This underappreciated resource–a key component of fertilizers–is still decades from running out. But we must act now to conserve it, or future agriculture could collapse
Mining phosphorus for fertilizer is consuming the mineral faster than geologic cycles can replenish it. The U.S. may runout of its accessible domestic sources in a few decades, and few other countries have substantial reserves, which could also be depleted in about a century.
Excess phosphorus in waterways helps to feed algal blooms, which starve fish of oxygen, creating “dead zones.”
Reducing soil erosion and recycling phosphorus from farm and human waste could help make food production sustainable and prevent algal blooms.
As complex as the chemistry of life may be, the conditions for the vigorous growth of plants often boil down to three numbers, say, 19-12-5. Those are the percentages of nitrogen, phosphorus and potassium, prominently displayed on every package of fertilizer. In the 20th century the three nutrients enabled agriculture to increase its productivity and the world’s population to grow more than sixfold. But what is their source? We obtain nitrogen from the air, but we must mine phosphorus and potassium. The world has enough potassium to last several centuries. But phosphorus is a different story. Readily available global supplies may start running out by the end of this century. By then our population may have reached a peak that some say is beyond what the planet can sustainably feed.
Moreover, trouble may surface much sooner. As last year’s oil price swings have shown, markets can tighten long before a given resource is anywhere near its end. And reserves of phosphorus are even less evenly distributed than oil’s, raising additional supply concerns. The U.S. is the world’s second-largest producer of phosphorus (after China), at 19 percent of the total, but 65 percent of that amount comes from a single source: pit mines near Tampa, Fla., which may not last more than a few decades. Meanwhile nearly 40 percent of global reserves are controlled by a single country, Morocco, sometimes referred to as the “Saudi Arabia of phosphorus.” Although Morocco is a stable, friendly nation, the imbalance makes phosphorus a geostrategic ticking time bomb.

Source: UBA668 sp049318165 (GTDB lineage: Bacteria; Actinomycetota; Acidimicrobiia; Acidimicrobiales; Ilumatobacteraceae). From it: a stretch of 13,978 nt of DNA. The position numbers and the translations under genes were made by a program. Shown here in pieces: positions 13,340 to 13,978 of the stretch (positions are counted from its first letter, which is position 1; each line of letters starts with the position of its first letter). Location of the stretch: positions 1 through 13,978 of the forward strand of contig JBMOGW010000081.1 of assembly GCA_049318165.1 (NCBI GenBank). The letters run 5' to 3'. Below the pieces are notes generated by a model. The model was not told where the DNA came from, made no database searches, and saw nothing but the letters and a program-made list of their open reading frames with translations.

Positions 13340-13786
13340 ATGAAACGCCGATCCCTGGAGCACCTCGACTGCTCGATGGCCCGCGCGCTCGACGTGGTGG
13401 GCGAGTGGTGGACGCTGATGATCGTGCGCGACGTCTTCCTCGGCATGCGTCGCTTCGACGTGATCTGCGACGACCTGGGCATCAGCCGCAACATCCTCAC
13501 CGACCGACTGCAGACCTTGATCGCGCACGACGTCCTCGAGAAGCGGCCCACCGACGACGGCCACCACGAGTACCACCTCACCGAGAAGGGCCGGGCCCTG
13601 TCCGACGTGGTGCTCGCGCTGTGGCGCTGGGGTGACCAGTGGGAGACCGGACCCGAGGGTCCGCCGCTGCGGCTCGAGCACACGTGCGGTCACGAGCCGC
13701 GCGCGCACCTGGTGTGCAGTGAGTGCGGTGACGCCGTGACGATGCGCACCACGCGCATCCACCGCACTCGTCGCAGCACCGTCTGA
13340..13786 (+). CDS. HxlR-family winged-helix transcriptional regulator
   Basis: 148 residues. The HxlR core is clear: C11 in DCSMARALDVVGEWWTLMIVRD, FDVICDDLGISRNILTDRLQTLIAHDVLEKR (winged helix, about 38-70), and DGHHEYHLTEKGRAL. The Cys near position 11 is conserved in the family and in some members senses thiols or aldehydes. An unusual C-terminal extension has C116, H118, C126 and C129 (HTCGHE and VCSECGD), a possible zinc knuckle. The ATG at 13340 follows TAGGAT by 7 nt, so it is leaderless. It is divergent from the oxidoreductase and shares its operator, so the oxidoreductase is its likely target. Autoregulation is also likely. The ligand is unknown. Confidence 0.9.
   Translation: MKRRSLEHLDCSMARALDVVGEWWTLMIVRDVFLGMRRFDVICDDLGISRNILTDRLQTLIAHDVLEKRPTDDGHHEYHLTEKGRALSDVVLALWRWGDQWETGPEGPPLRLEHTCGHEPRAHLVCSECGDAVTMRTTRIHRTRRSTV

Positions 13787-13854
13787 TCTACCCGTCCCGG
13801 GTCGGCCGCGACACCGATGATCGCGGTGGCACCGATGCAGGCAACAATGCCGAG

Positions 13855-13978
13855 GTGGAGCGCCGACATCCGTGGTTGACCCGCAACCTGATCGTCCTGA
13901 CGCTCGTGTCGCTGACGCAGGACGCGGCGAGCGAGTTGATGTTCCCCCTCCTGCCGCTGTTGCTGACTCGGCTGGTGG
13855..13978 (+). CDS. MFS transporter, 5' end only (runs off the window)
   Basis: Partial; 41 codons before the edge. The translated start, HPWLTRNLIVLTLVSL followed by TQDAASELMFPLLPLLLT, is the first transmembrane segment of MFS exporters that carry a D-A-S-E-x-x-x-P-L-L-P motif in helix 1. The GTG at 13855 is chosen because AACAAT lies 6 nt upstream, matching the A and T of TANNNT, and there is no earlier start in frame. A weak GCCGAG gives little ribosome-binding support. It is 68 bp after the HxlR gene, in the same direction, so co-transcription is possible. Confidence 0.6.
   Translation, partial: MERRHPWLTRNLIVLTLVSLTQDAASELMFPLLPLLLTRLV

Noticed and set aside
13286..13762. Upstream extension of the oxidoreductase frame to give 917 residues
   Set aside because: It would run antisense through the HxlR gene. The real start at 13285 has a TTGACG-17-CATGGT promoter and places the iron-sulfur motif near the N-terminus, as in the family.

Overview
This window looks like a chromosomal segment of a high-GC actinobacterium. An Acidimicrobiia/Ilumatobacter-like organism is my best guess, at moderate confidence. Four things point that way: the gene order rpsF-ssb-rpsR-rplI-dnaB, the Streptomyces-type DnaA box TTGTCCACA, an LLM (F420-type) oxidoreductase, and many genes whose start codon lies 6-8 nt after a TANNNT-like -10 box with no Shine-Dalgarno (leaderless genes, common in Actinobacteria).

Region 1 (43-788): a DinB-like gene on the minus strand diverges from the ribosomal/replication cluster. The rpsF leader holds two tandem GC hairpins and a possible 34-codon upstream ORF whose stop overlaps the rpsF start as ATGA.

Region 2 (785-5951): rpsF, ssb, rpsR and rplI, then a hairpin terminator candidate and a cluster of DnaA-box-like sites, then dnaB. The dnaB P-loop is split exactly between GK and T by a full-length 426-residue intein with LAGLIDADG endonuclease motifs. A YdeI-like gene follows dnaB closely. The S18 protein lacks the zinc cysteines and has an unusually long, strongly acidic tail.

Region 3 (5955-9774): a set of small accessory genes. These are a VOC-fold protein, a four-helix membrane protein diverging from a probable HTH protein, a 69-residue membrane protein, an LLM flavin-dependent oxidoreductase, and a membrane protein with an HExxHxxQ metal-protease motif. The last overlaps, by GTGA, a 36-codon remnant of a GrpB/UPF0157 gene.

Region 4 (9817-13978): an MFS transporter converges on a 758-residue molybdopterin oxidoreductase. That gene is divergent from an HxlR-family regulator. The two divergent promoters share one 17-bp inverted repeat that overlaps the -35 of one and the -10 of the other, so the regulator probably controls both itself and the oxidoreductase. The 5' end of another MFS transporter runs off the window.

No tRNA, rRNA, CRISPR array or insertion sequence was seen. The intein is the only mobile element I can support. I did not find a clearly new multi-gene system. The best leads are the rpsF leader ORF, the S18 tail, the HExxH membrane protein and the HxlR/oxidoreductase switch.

In addition, fertilizers take an environmental toll. Modern agricultural practices have tripled the natural rate of phosphorus depletion from the land, and excessive runoff into waterways is feeding uncontrolled algal blooms and throwing aquatic ecosystems off-kilter. While little attention has been paid to it as compared with other elements such as carbon or nitrogen, phosphorus has become one of the most significant sustainability issues of our time.
My interest in phosphorus dates back to the mid-1990s, when I became involved in a NASA program aiming to learn how to grow food in space. The design of such a system requires a careful analysis of the cycles of all elements that go into food and that would need to be recycled within the closed environment of a spaceship. Such know-how may be necessary for a future trip to Mars, which would last almost three years.
Our planet is also a spaceship: it has an essentially fixed total amount of each element. In the natural cycle, weathering releases phosphorus from rocks into soil. Taken up by plants, it enters the food chain and makes its way through every living being. Phosphorus—usually in the form of the phosphate ion PO43-—is an irreplaceable ingredient of life. It forms the backbone of DNA and of cellular membranes, and it is the crucial component in the molecule adenosine triphosphate, or ATP—the cell’s main form of energy storage. An average human body contains about 650 grams of phosphorus, most of it in our bones.
Land ecosystems use and reuse phosphorus in local cycles an average of 46 times. The mineral then, through weathering and runoff, makes its way into the ocean, where marine organisms may recycle it some 800 times before it passes into sediments. Over tens of millions of years tectonic uplift may return it to dry land.
Harvesting breaks up the cycle because it removes phosphorus from the land. In prescientific agriculture, when human and animal waste served as fertilizers, nutrients went back into the soil at roughly the rate they had been withdrawn. But our modern society separates food production and consumption, which limits our ability to return nutrients to the land. Instead we use them once and then flush them away.
Agriculture also accelerates land erosion—because plowing and tilling disturb and expose the soil—so more phosphorus drains away with runoff. And flood control contributes to disrupting the natural phosphorus cycle. Typically river floods would redistribute phosphorus-rich sediment to lower lands where it is again available for ecosystems. Instead dams trap sediment, or levees confine it to the river until it washes out to sea.